# Video: GCSE Mathematics Foundation Tier Pack 3 • Paper 1 • Question 26

GCSE Mathematics Foundation Tier Pack 3 • Paper 1 • Question 26

04:18

### Video Transcript

Sarah is filling bags with rice. The capacity of each bag is two-thirds of a cubic decimeter. One cubic decimeter of rice has a mass of 1.45 kilograms. Work out the mass of 30 bags filled with rice. The mass of the bags can be neglected.

Let’s begin by highlighting the important pieces of information in this question. We’re told that each bag has a capacity of two-thirds of a cubic decimeter. That’s how much rice each bag can hold. We know that one cubic decimeter has a mass of 1.45 kilograms although that’s not going to be hugely useful just yet. We also know that Sarah is going to be filling 30 bags with rice.

To answer this question then, we’ll begin by calculating the total amount of rice that will fit into those 30 bags. Then, we’ll calculate the mass of all of the rice that fits into those bags. One bag has a capacity of two-thirds of a cubic decimeter. We can, therefore, work out the total amount of rice that 30 bags will hold by multiplying two-thirds by 30.

Remember when working with a mixture of fractions and integers, those are whole numbers, it’s sensible to turn the integers into a fraction. We do that by adding the denominator of one since 30 is the same as 31 wholes. Next, we could multiply the numerator of each fraction and the denominator of each fraction and then simplify our answer.

We could, however, do something called cross cancelling. This is where we look diagonally to see if the numbers have any common factors. In fact, both 30 and three have a factor of three. So we can simplify our problem by dividing each of these by three. 30 divided by three is 10 and three divided by three is one. The only common factor that two and one have is one. They’re called coprime. So we can’t simplify these two numbers any further.

Now, we perform the multiplication as normal. Two multiplied by 10 is 20 and one multiplied by one is one. We can spot that 21 wholes is just 20. So the total capacity of all 30 bags is 20 cubic decimeters.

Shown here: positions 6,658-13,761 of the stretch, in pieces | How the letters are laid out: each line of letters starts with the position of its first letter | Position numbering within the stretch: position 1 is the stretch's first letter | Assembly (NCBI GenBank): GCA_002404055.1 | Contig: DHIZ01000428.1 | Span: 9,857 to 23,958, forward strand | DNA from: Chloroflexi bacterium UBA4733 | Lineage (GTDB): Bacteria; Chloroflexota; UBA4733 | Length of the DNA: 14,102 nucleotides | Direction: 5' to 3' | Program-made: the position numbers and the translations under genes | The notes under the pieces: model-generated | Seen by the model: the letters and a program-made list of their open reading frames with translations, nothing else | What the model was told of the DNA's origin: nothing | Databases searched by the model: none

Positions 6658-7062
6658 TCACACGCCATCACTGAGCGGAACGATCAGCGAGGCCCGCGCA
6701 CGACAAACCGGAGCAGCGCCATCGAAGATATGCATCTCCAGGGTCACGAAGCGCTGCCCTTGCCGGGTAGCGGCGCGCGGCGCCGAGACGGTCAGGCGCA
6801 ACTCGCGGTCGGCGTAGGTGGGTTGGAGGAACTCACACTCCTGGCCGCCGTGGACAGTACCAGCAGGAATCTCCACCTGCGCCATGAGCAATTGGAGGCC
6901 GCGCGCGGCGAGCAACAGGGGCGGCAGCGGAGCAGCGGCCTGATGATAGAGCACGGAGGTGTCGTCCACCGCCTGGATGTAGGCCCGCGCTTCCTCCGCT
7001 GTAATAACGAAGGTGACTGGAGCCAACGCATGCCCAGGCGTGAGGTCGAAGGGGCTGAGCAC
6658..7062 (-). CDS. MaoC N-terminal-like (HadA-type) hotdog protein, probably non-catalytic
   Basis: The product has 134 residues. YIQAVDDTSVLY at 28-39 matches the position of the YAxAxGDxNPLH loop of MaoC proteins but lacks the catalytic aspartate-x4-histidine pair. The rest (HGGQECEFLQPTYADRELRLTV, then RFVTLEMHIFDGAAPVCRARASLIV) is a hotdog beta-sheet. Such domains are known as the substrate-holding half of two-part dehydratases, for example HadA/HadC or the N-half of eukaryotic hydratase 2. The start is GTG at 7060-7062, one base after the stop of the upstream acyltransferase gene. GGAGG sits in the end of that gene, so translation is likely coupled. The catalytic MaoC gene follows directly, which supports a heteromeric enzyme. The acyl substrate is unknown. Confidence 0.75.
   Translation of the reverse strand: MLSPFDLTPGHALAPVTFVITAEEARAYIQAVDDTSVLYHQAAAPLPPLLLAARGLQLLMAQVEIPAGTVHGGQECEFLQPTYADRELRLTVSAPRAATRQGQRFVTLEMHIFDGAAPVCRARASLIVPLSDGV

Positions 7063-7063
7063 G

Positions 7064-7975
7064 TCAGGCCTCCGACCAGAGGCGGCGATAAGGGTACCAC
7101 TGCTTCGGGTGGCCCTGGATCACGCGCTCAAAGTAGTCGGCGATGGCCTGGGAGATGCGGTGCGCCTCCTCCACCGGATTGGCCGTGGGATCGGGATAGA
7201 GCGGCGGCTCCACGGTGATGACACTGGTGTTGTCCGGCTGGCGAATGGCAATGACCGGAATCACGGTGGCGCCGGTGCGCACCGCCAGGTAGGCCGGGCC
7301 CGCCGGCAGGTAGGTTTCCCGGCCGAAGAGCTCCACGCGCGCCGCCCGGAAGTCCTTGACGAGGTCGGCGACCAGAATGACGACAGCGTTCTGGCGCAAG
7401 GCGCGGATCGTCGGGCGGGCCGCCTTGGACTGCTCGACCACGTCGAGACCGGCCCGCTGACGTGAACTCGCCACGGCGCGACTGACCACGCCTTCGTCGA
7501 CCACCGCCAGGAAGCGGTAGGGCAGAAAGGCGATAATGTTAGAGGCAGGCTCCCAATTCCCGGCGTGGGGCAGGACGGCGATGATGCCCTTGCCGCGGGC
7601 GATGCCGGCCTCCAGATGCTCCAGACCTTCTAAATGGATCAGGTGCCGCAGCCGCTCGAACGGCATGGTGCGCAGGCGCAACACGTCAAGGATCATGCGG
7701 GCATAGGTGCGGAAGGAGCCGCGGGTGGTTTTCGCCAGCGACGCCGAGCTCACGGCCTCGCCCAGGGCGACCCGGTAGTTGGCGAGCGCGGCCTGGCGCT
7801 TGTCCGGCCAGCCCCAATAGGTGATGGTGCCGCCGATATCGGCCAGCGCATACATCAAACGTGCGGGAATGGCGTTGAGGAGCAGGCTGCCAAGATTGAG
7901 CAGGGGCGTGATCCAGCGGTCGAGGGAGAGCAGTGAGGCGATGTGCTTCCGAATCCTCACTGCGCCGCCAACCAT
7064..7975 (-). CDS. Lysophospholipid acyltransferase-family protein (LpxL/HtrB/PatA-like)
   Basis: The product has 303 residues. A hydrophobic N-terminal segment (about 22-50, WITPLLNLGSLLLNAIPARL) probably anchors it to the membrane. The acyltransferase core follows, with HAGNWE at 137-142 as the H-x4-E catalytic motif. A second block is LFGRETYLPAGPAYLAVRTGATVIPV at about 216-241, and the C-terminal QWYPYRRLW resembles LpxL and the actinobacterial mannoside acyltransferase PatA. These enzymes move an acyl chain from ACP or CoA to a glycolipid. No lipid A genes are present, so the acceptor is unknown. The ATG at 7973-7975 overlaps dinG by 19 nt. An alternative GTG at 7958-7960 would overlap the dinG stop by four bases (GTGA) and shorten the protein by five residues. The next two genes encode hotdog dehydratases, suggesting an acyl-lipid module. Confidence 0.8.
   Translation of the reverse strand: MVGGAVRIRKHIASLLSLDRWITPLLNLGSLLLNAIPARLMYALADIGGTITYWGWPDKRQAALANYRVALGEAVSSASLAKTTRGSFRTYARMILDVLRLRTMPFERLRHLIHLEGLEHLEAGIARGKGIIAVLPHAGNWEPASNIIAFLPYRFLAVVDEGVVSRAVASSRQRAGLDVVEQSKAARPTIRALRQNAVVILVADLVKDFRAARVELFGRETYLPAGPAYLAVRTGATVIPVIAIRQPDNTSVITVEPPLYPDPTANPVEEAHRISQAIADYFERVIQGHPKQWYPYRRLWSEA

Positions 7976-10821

Next, we’ll use the information that one cubic decimeter of rice weighs 1.45 kilograms. Once again, we can scale this information up to work out the mass of 20 cubic decimeters. This time, we’ll multiply by 20. So to work out the total mass of the 20 cubic decimeters and therefore the 30 bags of rice, we’ll multiply 20 by 1.45. 20 is two multiplied by 10. So it’s actually easier to work out two multiplied by 1.45 and then multiply that by 10.

We can use a number of formal written methods to multiply 1.45 by two. And in fact, you might be able to do it in your head. But it’s certainly useful to check with a written method of thoughts. Let’s look at the column method. When multiplying a decimal by an integer, we can include a decimal point in the answer directly below the one in the question. Then, we multiply as normal.

Five multiplied by two is 10. So we put a zero in the units column and we carry the one. Four multiplied by two is eight. And then, when we add that carried one, we get nine. And one multiplied by two is two. So 1.45 multiplied by two is 2.90, which is actually just 2.9. We’re going to now need to multiply this by 10.

Remember to multiply by 10, we move each of the digits to the left one space. The two moves from the units into the tens column and the nine moves from the tenths into the units column. That tells us that 2.9 multiplied by 10 is 29 and 1.45 multiplied by 20 is 29.

We’re assuming the mass of the bags themselves can be neglected. So we’re done. The mass of 30 bags filled with rice is 29 kilograms.